Reclining in an easy chair, his banjo lolling in his lap, a relaxed Béla Fleck smiles out from the posters advertising the “Concerto for Banjo” scheduled for Thursday and Friday, May 3 and 4, at the Tivoli Theatre. In contrast, in an interview about the event, Kayoko Dan, Chattanooga Symphony conductor and Fleck’s partner in the performance, seems considerably less sanguine. “At first I didn’t know what to do because I’ve never accompanied the banjo before,” she said. “I’m kind of nervous, but in a good way.”
A mild case of nerves is hardly surprising. The event will only be the third time Fleck has played the piece since its premier with the Nashville Symphony Orchestra last September. And the music itself presents a unique set of challenges. The result of a collaboration between Fleck—whose music is demanding and complex—and musicians with the Nashville Symphony, it features some unusual percussion instruments (that were apparently just “lying around” back stage in Nashville), including sea urchin chimes.
Despite the challenges, CSO’s musicians are excited to play with Fleck. “What’s fun about commissioning a work, and working with the composer,” said Dan, “is that you can ask them questions.”
Originating in the Baroque period to feature a soloist (or soloists) along with the orchestra, the concerto is ideal for Fleck’s restless creativity. In the 20th century, concerti have been written for almost every instrument in the orchestra including alto sax, marimba, tuba and trombone.
So why not the banjo? “I’m a fan of music, and I’m curious,” Fleck said of his inspiration for the piece. “I want to know how music that I love works. And I also love the banjo, which is my vehicle to understand music through.”
Growing up in New York City, Fleck first played the guitar, but switched to the banjo after hearing Earl Scruggs play the theme song to “The Beverly Hillbillies.” Listening to Scruggs’ banjo “was like sparks going off in my head,” he said later.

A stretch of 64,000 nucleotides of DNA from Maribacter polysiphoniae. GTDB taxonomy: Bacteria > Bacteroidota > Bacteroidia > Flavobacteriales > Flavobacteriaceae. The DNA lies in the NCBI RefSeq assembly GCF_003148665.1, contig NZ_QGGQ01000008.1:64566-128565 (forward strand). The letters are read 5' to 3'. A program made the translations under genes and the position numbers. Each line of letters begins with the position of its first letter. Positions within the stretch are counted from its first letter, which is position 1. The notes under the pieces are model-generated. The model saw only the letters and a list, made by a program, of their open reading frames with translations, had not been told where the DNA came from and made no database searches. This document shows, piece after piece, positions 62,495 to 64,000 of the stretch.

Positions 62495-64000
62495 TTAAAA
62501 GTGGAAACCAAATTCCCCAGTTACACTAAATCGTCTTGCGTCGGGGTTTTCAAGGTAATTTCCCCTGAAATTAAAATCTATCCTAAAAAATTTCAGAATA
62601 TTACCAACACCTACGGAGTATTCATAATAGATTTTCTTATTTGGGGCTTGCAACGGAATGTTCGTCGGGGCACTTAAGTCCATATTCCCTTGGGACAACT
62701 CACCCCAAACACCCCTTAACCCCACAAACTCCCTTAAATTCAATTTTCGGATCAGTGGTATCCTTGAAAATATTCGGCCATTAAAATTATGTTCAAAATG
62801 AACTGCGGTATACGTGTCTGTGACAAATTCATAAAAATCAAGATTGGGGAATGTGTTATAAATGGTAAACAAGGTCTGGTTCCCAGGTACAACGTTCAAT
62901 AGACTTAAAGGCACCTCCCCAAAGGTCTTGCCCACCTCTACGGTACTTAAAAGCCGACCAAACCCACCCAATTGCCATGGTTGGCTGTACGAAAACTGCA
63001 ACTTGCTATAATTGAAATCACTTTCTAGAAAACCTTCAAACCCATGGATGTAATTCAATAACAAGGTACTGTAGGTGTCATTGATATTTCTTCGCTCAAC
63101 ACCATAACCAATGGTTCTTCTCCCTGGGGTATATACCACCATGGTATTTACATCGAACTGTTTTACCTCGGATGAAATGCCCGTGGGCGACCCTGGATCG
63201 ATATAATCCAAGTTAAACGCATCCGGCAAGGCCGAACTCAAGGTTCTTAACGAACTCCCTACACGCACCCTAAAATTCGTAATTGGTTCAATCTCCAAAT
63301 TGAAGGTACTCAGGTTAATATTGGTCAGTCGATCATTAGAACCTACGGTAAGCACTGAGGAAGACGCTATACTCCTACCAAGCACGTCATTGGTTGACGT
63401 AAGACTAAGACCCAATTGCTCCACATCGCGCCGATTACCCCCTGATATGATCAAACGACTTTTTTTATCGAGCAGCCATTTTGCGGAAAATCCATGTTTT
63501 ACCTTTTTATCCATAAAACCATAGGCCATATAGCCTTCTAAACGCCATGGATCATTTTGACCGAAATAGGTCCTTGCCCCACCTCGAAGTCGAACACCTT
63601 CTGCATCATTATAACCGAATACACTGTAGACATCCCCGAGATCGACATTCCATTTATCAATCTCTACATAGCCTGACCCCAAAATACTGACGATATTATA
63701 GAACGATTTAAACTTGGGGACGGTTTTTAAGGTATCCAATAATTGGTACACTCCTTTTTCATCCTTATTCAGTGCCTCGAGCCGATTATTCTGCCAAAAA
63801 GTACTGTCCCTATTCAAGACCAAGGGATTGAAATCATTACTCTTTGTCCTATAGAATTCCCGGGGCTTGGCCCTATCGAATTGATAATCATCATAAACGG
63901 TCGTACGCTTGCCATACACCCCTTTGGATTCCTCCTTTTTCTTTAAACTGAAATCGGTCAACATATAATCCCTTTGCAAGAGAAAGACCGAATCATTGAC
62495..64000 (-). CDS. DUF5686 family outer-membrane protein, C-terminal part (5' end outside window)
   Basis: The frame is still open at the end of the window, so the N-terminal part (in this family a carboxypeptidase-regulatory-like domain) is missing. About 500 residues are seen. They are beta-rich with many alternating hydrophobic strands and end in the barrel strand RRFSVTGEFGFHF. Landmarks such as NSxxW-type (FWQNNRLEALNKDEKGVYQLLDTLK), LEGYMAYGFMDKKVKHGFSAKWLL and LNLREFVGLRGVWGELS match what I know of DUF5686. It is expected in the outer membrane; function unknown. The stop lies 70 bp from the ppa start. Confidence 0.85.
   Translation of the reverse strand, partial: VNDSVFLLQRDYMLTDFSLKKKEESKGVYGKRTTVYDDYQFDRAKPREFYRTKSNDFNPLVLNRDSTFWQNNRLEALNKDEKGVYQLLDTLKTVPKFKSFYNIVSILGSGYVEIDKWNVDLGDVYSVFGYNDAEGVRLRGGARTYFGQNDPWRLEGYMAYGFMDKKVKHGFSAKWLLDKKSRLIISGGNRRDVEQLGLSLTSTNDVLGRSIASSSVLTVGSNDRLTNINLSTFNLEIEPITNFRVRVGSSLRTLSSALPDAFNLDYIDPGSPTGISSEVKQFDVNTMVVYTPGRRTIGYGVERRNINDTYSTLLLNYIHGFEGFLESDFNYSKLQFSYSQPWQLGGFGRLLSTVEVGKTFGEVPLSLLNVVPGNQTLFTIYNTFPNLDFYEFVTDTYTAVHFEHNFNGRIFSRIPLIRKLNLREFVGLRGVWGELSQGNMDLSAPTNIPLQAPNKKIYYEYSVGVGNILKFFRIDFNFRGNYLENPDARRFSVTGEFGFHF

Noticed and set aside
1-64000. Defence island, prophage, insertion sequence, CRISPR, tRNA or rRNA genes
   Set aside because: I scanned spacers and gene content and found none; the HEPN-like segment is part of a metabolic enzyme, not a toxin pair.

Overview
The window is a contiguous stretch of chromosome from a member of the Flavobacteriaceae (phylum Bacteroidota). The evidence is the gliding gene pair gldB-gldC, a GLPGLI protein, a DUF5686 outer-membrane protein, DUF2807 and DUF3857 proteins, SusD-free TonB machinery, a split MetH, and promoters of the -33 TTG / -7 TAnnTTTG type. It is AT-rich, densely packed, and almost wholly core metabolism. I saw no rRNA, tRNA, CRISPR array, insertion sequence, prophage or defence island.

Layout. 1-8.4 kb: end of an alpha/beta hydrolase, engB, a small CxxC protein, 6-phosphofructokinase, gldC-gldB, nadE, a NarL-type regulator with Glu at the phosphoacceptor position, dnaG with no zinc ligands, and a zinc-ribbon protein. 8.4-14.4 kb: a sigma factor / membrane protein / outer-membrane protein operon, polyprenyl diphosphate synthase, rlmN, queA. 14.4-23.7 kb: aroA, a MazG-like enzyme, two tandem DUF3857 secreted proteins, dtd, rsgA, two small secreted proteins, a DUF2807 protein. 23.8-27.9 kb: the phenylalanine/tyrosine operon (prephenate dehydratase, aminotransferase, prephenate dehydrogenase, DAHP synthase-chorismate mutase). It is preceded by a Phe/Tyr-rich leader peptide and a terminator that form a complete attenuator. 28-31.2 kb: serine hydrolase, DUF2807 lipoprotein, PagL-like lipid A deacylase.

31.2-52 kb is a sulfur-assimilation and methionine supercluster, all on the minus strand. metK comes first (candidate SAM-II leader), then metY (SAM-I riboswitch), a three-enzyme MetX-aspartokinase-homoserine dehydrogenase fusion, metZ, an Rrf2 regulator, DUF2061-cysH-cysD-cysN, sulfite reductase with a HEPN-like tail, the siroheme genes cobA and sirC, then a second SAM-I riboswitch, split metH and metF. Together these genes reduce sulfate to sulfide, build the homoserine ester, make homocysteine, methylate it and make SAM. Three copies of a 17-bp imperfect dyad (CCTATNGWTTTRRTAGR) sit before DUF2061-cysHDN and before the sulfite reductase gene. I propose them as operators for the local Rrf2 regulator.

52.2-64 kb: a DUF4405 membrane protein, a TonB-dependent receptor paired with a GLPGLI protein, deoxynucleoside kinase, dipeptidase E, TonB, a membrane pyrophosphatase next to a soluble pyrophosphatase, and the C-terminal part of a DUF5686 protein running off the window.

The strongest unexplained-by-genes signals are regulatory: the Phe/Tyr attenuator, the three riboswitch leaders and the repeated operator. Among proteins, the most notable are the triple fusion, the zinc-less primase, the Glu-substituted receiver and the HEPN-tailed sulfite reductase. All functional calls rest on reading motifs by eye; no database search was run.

But when he enrolled in The High School for Music and Art, banjo wasn’t an option, so he took up the French horn. That was a mistake. His teachers told him he had no aptitude for music. Undeterred, he took lessons from local banjo players Tony Trischka and Erik Darling, both of whom encouraged him to develop his own voice.
Fleck played with a couple of groups after high school before joining Sam Bush and John Cowan in New Grass Revival in the early 1980s. Formed in the early 1970s, the group’s intention was to take bluegrass where it had never been before. Adding elements of jazz, blues and rock to bluegrass, they created a distinctive hybrid they called “new grass.” From the time Fleck heard Chick Corea’s Return To Forever in New York in the early ’70s, he began mixing bop with bluegrass. He was a natural fit with Sam Bush and John Cowan in New Grass Revival.
The band’s first album featuring Fleck made it clear that this would not be Bill Monroe’s bluegrass, even though it features the mandolin, banjo and guitar, as well as traditional three-part, high-tenor-harmony vocals. The band had at least two distinctive voices in Bush and Cowan, but Fleck’s contribution, a banjo instrumental called “County Clare,” signaled his already innovative approach.
Within two years, Fleck had come into his own, as evidenced by the heady instrumental “Seven By Seven” (nominated for a Grammy in 1987) on the album New Grass Revival. Featuring Fleck and Bush on banjo and mandolin—trading licks like Dizzy Gillespie and Charlie Parker in full flight—this was a bluegrass group, but one as far from Monroe’s Bluegrass Boys as Monroe’s music was from the old-time banjo and fiddle tunes he’d heard his mother and uncle Pen play in Kentucky in the 1920s and ’30s.